The new fences of suburban snobbery

'Freedom of movement' is still not guaranteed in many leafy suburbs. (Delwyn Verasamy, M&G)

'Freedom of movement' is still not guaranteed in many leafy suburbs. (Delwyn Verasamy, M&G)

It’s another chatty evening on my street’s WhatsApp group. The digital signals form the only contact, as homeowners lock their gates and hunker down behind their two-metre walls. The crackle of electric fences mixes with the bark of a dog left alone at home.
The street is now the domain of security companies.

Those companies are a point of contention. One of the dominant group members starts a diatribe about “vagrants”.

Apparently, a nearby security company is doing a great job of removing people who have “no justification” to be in the area. Everyone is envious.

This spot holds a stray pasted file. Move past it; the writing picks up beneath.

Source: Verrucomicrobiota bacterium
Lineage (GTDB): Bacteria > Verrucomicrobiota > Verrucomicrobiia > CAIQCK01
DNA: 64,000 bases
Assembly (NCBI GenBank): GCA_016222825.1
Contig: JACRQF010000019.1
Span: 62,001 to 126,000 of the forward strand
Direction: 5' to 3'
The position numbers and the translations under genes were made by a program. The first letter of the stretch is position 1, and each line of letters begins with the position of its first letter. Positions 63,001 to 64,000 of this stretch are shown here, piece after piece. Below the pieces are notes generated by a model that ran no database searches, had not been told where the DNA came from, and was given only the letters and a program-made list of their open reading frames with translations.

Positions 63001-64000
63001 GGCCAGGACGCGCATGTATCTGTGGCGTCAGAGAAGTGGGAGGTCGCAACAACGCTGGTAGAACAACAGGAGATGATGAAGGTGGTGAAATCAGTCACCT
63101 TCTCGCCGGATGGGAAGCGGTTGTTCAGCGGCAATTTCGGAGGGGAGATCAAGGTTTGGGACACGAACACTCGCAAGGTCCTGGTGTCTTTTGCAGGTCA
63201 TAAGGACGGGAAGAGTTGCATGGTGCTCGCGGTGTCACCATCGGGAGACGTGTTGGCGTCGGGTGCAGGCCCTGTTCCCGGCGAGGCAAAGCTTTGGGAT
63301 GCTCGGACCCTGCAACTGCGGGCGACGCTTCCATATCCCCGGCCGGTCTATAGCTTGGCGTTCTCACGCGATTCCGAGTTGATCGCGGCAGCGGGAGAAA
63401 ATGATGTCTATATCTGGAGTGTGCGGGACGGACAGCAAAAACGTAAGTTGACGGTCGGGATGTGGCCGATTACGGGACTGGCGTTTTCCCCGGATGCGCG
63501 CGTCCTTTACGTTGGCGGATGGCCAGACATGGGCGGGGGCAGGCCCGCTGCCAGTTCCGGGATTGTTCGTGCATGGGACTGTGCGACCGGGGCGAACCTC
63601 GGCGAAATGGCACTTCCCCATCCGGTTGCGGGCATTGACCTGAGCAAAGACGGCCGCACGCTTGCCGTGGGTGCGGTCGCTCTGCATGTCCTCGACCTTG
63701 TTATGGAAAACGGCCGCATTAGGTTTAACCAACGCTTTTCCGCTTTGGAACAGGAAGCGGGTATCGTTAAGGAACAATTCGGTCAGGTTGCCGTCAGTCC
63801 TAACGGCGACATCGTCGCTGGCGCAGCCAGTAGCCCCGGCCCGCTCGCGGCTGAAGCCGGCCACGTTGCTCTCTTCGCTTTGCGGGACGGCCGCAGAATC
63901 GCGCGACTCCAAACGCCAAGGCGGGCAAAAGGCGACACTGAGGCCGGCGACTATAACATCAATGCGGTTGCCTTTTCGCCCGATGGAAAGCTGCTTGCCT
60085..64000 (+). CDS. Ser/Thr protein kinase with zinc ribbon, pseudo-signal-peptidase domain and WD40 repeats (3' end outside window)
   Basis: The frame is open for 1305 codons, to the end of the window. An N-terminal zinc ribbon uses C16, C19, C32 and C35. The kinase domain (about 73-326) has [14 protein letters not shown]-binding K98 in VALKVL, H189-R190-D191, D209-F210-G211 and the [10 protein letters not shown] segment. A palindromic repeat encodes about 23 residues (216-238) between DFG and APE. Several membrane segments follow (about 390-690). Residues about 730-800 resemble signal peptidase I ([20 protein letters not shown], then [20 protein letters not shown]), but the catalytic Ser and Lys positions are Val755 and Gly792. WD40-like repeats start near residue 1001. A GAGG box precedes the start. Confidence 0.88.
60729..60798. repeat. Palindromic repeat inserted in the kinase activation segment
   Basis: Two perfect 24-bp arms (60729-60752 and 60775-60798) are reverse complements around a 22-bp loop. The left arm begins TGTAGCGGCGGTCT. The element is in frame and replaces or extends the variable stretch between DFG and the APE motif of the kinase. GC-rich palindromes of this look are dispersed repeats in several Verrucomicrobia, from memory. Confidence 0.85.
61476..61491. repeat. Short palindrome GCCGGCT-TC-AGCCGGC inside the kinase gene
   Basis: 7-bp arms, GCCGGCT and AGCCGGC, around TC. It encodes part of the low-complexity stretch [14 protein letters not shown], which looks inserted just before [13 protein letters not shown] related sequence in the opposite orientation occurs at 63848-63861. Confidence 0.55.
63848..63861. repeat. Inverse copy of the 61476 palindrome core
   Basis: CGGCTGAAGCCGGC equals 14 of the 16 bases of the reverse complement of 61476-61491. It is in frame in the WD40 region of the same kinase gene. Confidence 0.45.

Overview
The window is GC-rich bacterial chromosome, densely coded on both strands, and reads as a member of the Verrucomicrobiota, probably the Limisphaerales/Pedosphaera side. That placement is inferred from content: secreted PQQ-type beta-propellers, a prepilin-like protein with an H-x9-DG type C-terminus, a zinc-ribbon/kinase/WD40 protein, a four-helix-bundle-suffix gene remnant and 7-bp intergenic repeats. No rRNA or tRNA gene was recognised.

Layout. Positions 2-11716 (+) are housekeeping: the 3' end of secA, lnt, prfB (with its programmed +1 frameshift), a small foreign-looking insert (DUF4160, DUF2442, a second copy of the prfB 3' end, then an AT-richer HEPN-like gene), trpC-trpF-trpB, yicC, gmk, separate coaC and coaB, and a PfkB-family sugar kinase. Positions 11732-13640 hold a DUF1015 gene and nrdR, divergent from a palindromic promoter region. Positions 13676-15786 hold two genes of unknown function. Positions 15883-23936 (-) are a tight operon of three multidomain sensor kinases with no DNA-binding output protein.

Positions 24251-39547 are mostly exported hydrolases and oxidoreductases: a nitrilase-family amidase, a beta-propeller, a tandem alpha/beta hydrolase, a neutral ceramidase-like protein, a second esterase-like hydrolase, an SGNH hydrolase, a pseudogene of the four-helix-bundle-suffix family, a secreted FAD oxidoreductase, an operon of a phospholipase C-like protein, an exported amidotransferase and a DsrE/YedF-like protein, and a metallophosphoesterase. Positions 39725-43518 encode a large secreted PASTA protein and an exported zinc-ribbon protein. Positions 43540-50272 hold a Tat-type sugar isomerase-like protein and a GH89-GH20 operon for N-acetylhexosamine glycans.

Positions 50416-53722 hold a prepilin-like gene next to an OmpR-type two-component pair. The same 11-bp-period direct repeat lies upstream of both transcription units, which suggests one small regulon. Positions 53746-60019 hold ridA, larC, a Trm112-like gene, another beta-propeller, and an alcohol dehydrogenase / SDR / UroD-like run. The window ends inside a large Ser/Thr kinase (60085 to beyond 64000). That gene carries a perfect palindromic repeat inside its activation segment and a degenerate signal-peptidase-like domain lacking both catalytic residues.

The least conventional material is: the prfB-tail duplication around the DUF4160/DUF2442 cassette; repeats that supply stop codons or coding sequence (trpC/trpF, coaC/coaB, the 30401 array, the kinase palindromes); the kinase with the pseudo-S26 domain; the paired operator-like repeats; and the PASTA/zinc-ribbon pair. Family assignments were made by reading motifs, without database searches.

Now, the fact that racism – mixed with class segregation – defines how many people interact is nothing new. Our attempt at a rainbow nation only momentarily coloured in the divides. But here is a group casually discussing an act whereby people are denied their right.

It’s a conversation that seems to unite people from the top of the sloping street to its end, 500m away. Most will have suffered as a result of pass laws, but this is now. Class is the great divide.

I download a PDF of the Bill of Rights, just in case I missed something. Nope. In this country – where my street runs parallel to a dozen just like it – everyone has the right to “freedom of movement” and “the right to enter, remain in and to reside anywhere in the Republic”.

But in my street, property dictates your level of rights. Old houses from when this was farmland sit squarely next to brightly painted monstrosities, trying to replicate the Cape Town style that keeps drawing neighbours to migrate south.

My partner is tempted to mockingly suggest to the group that we have some sort of identification – let’s call it a pass – to show to the patrol cars. But we don’t. This group might take it as a legitimate proposal.

Sipho Kings

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